Marele Day was born and educated in Sydney, taking a BA in French and English from the University of Sydney. After teaching for several years, she travelled extensively, living in Britain, Europe, the USA, India, Nepal and Sri Lanka.
Day published her first novel, Shirley's Song, while overseas, but she is better known for the crime fiction written after her return to Sydney in 1987. Known as Claudia Valentine Thrillers, Day's crime novels subvert the male dominated crime novel by employing a female character as her private investigator. The series has been well received, and has been translated into German. During this period Day continued to support her writing with a fellowship and several grants from the Literature Board. In 1993 she won the prestigious Shamus Award for crime fiction, the first non-American to receive the award. In addition, she has written a guide to crime fiction, How to Write Crime (1996).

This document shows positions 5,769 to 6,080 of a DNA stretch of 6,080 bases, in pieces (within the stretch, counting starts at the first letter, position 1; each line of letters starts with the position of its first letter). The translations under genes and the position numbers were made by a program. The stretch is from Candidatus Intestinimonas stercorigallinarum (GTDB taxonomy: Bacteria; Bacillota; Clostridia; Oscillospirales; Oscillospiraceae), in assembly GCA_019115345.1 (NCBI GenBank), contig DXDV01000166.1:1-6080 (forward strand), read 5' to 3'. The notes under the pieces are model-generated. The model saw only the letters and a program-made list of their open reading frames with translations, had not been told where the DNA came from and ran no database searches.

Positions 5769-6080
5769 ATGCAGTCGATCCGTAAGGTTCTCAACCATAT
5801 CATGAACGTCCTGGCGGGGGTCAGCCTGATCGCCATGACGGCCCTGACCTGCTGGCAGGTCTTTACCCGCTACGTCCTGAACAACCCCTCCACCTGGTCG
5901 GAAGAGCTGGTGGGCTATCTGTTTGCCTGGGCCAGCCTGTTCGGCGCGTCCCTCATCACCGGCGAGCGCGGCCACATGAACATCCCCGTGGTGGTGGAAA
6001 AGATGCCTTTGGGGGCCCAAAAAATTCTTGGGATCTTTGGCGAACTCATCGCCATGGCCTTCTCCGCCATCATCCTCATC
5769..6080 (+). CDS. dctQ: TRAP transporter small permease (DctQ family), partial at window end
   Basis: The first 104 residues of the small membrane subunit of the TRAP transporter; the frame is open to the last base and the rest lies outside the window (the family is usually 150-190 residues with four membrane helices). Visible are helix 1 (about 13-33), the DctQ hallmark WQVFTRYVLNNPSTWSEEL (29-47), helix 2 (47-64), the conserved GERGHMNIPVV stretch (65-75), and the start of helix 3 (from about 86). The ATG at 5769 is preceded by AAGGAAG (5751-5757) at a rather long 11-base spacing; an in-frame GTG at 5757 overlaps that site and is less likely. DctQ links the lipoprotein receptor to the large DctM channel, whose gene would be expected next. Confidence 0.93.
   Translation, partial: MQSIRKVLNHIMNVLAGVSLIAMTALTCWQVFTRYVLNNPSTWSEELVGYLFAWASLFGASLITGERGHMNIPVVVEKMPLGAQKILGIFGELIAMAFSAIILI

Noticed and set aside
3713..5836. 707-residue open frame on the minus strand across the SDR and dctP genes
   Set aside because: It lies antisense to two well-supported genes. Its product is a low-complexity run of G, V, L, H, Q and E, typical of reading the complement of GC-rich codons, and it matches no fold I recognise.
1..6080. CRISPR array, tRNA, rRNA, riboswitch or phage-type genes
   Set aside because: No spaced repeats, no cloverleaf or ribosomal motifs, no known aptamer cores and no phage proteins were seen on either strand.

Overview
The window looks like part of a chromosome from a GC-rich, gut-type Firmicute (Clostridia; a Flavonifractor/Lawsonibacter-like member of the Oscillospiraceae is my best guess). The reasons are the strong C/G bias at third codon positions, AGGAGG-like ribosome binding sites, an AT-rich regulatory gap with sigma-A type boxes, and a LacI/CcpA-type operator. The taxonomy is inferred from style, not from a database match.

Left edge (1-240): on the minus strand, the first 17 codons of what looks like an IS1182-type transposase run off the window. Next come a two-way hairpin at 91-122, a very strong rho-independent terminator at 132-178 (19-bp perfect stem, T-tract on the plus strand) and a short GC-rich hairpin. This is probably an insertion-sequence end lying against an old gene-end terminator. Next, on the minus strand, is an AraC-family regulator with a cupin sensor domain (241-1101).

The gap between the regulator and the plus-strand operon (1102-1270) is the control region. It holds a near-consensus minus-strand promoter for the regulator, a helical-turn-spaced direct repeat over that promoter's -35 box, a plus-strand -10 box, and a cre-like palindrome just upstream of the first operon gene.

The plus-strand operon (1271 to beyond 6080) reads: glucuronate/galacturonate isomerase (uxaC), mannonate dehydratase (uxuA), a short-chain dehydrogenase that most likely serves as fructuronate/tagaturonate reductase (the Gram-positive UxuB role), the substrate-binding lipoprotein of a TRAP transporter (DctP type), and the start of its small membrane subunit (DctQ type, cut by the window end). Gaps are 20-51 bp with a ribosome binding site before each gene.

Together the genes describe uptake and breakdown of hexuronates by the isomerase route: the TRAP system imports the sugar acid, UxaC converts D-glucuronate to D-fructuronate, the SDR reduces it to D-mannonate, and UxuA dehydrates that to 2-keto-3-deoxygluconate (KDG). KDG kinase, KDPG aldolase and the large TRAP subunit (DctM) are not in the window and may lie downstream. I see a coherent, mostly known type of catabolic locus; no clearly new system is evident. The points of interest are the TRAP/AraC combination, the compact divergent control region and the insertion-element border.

Day left the crime fiction genre with her last novel, Lambs of God (1997). Attracting many favourable reviews, the novel about an order of nuns whose solitary existence is under threat by developers, is also being produced as a film. The success of this novel has enabled her to curtail other work, such as editing, teaching and speaking while she works on other projects. Her most recent publication is the collection of short stories, Mavis Leavack PI (2000).
During her residency in Japan as a winner in the 2005 Asialink Writers' Residencies programme, Day researched the lives of female deep sea divers for her novel, The Sea Bed.